Angelo State University’s “gum tree” stands as one of the stickiest traditions among all collegiate rituals anywhere and likely one of the few to have received a presidential reprieve.
Actually a mesquite, the gum tree is speckled with thousands of pieces of used chewing gum plastered to its split trunk and limbs. You might say its bark is worse than its bite!
Located at the southwest corner of the Porter Henderson Library, the tree elicits reactions that range from “yuck” to “cool.” No one is certain who stuck the first piece of chewing gum to the gnarly bark, but many others followed that innovator’s lead around 1967 when the library was built.
Legend has it that a gum-chewing suitor placed his chaw there prior to asking his girlfriend to marry him. When she said yes, the happy young man attributed his good luck to his gum deposit. Since then, hundreds of students have left their chewing gum on the mesquite to bring them good luck on tests and in life.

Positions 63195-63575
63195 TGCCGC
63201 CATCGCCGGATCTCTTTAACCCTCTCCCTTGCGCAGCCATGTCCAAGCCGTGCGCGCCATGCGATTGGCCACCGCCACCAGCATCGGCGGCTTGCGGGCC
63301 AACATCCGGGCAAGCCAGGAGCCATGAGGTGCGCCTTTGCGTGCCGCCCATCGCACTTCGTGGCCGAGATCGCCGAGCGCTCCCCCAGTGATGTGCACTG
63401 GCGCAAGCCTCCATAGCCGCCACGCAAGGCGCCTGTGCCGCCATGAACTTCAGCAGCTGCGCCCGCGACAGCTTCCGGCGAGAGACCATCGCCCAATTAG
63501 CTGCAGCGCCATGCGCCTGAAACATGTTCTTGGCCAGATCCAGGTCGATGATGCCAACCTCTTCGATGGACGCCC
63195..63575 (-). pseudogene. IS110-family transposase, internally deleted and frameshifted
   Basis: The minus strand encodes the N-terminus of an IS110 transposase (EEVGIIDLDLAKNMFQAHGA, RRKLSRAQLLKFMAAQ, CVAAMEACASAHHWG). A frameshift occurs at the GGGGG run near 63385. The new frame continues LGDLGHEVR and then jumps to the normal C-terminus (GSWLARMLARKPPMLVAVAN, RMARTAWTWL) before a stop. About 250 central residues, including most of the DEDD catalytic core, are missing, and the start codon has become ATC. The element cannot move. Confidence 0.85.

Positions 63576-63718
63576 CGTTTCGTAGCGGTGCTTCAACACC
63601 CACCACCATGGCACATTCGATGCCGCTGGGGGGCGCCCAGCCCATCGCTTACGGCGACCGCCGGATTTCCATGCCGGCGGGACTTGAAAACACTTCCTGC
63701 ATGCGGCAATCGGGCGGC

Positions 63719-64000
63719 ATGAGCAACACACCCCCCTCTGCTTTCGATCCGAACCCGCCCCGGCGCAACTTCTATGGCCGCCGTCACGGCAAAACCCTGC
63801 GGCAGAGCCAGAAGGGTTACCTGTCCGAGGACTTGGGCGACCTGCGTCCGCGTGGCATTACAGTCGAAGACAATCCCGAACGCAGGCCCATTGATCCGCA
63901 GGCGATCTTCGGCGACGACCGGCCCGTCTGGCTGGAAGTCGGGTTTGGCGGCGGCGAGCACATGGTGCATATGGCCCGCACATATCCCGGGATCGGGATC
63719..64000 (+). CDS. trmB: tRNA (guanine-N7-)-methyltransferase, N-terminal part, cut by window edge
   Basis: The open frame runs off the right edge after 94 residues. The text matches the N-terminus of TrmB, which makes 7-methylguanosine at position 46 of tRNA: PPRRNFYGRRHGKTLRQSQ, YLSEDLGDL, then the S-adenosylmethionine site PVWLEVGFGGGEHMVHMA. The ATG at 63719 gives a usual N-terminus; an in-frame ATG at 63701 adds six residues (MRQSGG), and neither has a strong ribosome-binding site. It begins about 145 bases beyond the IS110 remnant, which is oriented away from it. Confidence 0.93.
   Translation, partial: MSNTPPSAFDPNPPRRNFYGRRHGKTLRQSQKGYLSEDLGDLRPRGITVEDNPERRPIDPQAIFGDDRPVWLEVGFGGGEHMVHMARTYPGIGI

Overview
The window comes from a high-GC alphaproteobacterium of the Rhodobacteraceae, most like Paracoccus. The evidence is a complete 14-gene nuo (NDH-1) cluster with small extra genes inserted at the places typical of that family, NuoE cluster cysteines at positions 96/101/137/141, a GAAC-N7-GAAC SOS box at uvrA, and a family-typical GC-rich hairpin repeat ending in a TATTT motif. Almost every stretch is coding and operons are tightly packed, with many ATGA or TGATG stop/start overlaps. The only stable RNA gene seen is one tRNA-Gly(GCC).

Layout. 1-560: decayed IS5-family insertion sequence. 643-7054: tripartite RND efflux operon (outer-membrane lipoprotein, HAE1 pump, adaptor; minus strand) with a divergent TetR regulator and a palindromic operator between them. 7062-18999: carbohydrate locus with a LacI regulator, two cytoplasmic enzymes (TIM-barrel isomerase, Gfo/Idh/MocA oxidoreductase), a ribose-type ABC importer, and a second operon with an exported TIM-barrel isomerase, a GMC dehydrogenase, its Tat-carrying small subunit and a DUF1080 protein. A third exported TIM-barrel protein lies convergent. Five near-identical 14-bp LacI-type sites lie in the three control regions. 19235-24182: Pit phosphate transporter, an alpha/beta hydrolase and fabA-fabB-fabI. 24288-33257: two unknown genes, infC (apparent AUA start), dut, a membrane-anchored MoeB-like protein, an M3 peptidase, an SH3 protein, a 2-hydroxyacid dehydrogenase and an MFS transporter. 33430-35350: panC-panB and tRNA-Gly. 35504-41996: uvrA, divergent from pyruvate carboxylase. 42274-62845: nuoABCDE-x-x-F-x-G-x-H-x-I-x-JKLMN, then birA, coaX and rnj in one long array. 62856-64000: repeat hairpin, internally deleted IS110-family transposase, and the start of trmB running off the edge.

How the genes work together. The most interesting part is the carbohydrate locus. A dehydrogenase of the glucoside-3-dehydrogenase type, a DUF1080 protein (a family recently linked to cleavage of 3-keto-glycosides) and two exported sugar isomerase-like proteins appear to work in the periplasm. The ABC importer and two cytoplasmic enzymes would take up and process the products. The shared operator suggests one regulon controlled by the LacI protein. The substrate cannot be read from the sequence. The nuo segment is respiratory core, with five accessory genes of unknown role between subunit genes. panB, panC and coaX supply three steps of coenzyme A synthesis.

In 2002 the tree began to split and it was destined to be chopped down until the Admissions Office appealed for clemency. The director of admissions argued that the gum tree was one of the favorite stops on the campus tours offered to prospective students, many of whom would leave their mark on the tree by adding their own wad of gum. The president intervened and issued a reprieve.
To ensure that it did not become a safety hazard, grounds maintenance crews used cables and turnbuckles to keep it from falling apart as it was apparent gum would no longer hold it together.
The gum tree remains a popular stop on the campus tour and one where you can leave your mark. It’s a tradition to chew on.